Total demand in China and Hong Kong adjusted for these factors is therefore the bottom-line figure of 2,668 tonnes. This does not include gold imported directly through Mainland China and gold not sold through the SGE. Furthermore, ultra-rich Chinese can buy gold outside China and there is no way this additional demand can be estimated. Nor can we estimate any gold bought in London and elsewhere by the Chinese government.

Lastly, these figures do not include the net 48.5 tonnes of gold coin imported into China via Hong Kong, which if included takes known gold demand up to 2,716.5 tonnes. This is easily more than double the Chinese Gold Association figure for "gold consumption".

While we cannot pin down gold imports precisely, the monopoly market for physical gold in China allows us to accurately define public demand on the mainland. Together with Hong Kong trade figures we get a far more accurate picture than that given by any other means. It should be noted that even this approach misses the activities of the government itself and of the very rich able to bypass the system.

It is a pity this is not more widely appreciated by analysts in Western capital markets.

 

ends

NOTES TO EDITOR

For more information, and to arrange interviews, please call Gwyn Garfield-Bennett on 01534 715411, or email gwyn@directinput.je

GoldMoney is one of the world’s leading providers of physical gold, silver, platinum and palladium for retail and corporate customers. Customers can trade and store precious metal online easily and securely, 24 hours a day.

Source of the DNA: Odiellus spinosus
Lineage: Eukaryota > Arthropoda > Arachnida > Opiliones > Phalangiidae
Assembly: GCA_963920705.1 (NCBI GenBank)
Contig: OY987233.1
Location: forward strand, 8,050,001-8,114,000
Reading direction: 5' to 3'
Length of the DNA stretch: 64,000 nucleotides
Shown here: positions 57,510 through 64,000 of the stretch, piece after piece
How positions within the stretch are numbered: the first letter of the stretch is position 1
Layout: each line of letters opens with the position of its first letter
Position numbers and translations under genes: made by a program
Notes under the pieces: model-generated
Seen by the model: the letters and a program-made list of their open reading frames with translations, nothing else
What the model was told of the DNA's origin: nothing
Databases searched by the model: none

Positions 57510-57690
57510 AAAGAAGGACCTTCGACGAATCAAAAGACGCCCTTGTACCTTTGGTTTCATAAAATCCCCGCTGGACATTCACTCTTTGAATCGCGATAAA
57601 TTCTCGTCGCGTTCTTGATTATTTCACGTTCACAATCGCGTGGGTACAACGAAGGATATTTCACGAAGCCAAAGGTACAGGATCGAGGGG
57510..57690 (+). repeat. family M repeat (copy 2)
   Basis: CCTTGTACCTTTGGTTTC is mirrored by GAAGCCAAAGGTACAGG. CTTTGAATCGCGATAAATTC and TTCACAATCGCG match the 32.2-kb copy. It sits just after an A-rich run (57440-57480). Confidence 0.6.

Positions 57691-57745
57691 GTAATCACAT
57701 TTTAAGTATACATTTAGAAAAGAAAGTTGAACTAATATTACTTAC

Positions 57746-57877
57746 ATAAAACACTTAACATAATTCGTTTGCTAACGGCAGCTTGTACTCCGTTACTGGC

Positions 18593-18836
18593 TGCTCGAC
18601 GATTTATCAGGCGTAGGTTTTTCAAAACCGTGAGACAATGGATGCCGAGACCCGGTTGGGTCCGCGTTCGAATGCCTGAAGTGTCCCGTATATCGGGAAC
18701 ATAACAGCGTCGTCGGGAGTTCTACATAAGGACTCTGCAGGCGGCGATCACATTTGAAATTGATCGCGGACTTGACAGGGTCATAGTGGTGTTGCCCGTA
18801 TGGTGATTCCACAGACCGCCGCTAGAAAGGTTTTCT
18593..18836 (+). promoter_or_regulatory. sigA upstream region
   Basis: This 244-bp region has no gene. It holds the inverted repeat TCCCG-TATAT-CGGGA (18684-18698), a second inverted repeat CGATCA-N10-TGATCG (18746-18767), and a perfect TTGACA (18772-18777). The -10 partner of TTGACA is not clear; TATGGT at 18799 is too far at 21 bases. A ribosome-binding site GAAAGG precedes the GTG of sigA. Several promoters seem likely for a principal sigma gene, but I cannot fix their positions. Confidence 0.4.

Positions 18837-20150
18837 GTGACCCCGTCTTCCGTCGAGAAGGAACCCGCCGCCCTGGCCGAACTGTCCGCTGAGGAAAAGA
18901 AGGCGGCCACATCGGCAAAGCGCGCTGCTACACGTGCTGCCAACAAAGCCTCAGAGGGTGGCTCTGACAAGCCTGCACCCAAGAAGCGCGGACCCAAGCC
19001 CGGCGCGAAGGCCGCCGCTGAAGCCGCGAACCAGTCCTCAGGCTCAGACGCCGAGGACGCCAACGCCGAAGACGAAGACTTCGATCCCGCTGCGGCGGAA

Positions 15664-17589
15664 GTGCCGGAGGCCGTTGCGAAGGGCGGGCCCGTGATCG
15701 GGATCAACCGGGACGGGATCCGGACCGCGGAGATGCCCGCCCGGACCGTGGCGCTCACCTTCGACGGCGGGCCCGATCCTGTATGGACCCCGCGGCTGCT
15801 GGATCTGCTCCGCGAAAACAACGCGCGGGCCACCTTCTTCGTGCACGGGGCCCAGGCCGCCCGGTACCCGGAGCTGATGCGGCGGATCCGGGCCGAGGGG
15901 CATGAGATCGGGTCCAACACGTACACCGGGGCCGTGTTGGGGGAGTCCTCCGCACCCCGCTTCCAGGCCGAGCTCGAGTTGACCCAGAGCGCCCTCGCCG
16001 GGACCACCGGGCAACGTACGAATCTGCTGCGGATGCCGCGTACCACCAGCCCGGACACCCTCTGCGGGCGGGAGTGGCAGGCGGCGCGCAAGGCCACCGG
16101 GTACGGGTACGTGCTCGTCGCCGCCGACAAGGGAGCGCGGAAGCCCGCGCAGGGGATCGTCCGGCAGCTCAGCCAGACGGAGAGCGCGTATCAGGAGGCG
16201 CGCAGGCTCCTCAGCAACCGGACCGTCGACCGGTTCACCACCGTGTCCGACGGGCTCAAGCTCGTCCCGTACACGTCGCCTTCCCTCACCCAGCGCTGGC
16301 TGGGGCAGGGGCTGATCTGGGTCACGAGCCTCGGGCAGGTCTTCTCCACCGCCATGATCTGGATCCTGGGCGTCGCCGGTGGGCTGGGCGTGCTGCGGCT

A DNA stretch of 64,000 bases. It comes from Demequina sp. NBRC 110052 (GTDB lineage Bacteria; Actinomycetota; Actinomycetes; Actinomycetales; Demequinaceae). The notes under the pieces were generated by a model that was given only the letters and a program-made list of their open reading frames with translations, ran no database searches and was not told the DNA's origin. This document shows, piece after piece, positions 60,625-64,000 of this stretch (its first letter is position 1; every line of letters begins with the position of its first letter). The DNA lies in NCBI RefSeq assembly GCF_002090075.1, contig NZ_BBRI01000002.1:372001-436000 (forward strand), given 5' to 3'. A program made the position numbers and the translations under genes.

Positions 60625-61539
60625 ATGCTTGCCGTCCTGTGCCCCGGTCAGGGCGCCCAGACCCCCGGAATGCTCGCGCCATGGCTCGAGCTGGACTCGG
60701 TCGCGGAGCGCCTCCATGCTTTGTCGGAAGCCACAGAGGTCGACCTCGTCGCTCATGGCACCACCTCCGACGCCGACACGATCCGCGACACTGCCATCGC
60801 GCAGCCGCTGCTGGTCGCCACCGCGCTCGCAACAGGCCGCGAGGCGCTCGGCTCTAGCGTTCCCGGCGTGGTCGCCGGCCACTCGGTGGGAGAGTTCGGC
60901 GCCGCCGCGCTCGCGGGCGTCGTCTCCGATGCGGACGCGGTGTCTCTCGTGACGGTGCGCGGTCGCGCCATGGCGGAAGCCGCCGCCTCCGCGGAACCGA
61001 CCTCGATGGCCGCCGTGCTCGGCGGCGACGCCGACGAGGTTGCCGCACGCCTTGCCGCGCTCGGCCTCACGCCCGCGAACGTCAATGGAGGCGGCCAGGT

GoldMoney has offices in London, Jersey and Hong Kong.  It offers its customers storage facilities in Canada, Hong Kong, Singapore, Switzerland and the UK provided by the leading non-bank vault operators Brink's, Via Mat, Malca-Amit, G4S and Rhenus Logistics.

Historically gold has been an excellent way to preserve purchasing power over long periods of time. For example, today it takes almost the same amount of gold to buy a barrel of crude oil as it did 60 years ago which is in stark contrast to the price of oil in terms of national currencies such as the US dollar.

GoldMoney is regulated by the Jersey Financial Services Commission and complies with Jersey's anti-money laundering laws and regulations. GoldMoney has established industry-leading governance policies and procedures to protect customers' assets with independent audit reporting every 3 months by two leading audit firms.

Visit www.goldmoney.com. 

Follow the GoldMoney Dealing desk team on Twitter: @goldmoneyupdate


| Digg This Article
 -- Published: Friday, 14 February 2014 | E-Mail  | Print  | Source: GoldSeek.com

comments powered by Disqus



 



Increase Text SizeDecrease Text SizeE-mail Link of Current PagePrinter Friendly PageReturn to GoldSeek.com

 news.goldseek.com >> Story

E-mail Page  | Print  | Disclaimer 


© 1995 - 2017



GoldSeek.com Supports Kiva.org

© GoldSeek.com, Gold Seek LLC

The content on this site is protected by U.S. and international copyright laws and is the property of GoldSeek.com and/or the providers of the content under license. By "content" we mean any information, mode of expression, or other materials and services found on GoldSeek.com. This includes editorials, news, our writings, graphics, and any and all other features found on the site. Please contact us for any further information.

Live GoldSeek Visitor Map | Disclaimer

The views contained here may not represent the views of GoldSeek.com, its affiliates or advertisers. GoldSeek.com makes no representation, warranty or guarantee as to the accuracy or completeness of the information (including news, editorials, prices, statistics, analyses and the like) provided through its service. Any copying, reproduction and/or redistribution of any of the documents, data, content or materials contained on or within this website, without the express written consent of GoldSeek.com, is strictly prohibited. In no event shall GoldSeek.com or its affiliates be liable to any person for any decision made or action taken in reliance upon the information provided herein.